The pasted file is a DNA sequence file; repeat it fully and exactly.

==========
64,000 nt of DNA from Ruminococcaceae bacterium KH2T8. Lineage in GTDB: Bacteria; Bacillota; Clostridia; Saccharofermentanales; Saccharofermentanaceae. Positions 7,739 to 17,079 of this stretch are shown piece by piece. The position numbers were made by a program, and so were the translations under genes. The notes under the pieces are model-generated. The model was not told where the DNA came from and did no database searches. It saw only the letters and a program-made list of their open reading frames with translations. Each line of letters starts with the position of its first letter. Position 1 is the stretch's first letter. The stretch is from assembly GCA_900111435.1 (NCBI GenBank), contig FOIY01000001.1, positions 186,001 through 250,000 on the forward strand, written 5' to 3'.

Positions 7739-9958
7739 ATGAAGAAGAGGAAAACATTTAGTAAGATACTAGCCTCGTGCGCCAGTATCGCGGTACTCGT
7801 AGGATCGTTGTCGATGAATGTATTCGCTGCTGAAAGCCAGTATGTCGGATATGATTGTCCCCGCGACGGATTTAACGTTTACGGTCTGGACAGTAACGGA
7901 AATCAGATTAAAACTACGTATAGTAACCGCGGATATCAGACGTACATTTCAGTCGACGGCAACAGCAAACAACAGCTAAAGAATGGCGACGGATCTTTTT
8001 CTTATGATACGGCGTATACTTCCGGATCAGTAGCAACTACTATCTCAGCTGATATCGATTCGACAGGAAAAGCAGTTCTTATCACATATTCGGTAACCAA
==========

64,000 nt of DNA from Ruminococcaceae bacterium KH2T8. Lineage in GTDB: Bacteria; Bacillota; Clostridia; Saccharofermentanales; Saccharofermentanaceae. Positions 7,739 to 17,079 of this stretch are shown piece by piece. The position numbers were made by a program, and so were the translations under genes. The notes under the pieces are model-generated. The model was not told where the DNA came from and did no database searches. It saw only the letters and a program-made list of their open reading frames with translations. Each line of letters starts with the position of its first letter. Position 1 is the stretch's first letter. The stretch is from assembly GCA_900111435.1 (NCBI GenBank), contig FOIY01000001.1, positions 186,001 through 250,000 on the forward strand, written 5' to 3'.

Positions 7739-9958
7739 ATGAAGAAGAGGAAAACATTTAGTAAGATACTAGCCTCGTGCGCCAGTATCGCGGTACTCGT
7801 AGGATCGTTGTCGATGAATGTATTCGCTGCTGAAAGCCAGTATGTCGGATATGATTGTCCCCGCGACGGATTTAACGTTTACGGTCTGGACAGTAACGGA
7901 AATCAGATTAAAACTACGTATAGTAACCGCGGATATCAGACGTACATTTCAGTCGACGGCAACAGCAAACAACAGCTAAAGAATGGCGACGGATCTTTTT
8001 CTTATGATACGGCGTATACTTCCGGATCAGTAGCAACTACTATCTCAGCTGATATCGATTCGACAGGAAAAGCAGTTCTTATCACATATTCGGTAACCAA